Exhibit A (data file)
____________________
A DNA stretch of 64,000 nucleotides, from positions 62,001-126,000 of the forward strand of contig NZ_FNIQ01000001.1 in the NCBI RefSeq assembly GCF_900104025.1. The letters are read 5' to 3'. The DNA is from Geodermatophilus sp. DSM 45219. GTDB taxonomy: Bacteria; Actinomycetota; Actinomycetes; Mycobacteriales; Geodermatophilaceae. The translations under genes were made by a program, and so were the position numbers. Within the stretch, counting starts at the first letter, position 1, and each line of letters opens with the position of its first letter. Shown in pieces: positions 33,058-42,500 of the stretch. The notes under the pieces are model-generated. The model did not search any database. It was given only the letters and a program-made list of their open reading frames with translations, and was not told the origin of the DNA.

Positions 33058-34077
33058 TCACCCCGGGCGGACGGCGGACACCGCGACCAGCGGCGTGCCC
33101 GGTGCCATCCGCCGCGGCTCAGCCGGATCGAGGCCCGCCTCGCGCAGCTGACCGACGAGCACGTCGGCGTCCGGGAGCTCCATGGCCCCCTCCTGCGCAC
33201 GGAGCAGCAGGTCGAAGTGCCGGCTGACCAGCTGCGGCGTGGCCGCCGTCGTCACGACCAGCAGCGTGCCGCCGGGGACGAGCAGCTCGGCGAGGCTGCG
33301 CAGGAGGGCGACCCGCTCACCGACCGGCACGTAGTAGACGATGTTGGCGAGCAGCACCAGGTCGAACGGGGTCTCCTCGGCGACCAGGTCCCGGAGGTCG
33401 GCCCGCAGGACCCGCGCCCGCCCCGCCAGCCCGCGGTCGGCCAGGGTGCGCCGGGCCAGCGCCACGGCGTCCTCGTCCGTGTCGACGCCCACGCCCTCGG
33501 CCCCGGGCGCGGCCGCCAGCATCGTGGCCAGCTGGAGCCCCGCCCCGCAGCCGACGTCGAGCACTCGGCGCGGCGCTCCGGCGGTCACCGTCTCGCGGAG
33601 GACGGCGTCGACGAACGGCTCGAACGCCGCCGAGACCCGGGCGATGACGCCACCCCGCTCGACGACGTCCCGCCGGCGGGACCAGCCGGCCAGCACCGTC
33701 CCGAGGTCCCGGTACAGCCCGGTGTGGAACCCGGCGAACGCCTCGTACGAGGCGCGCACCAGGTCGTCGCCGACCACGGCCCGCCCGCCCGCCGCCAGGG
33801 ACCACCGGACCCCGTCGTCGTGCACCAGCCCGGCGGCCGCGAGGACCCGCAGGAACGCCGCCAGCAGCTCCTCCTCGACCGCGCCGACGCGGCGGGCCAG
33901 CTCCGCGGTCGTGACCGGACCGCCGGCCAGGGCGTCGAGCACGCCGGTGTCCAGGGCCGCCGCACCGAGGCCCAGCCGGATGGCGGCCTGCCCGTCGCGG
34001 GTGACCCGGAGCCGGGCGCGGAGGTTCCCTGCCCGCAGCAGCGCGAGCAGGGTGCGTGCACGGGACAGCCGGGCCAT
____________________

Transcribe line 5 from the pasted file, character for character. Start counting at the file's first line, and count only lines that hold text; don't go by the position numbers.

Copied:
33201 GGAGCAGCAGGTCGAAGTGCCGGCTGACCAGCTGCGGCGTGGCCGCCGTCGTCACGACCAGCAGCGTGCCGCCGGGGACGAGCAGCTCGGCGAGGCTGCG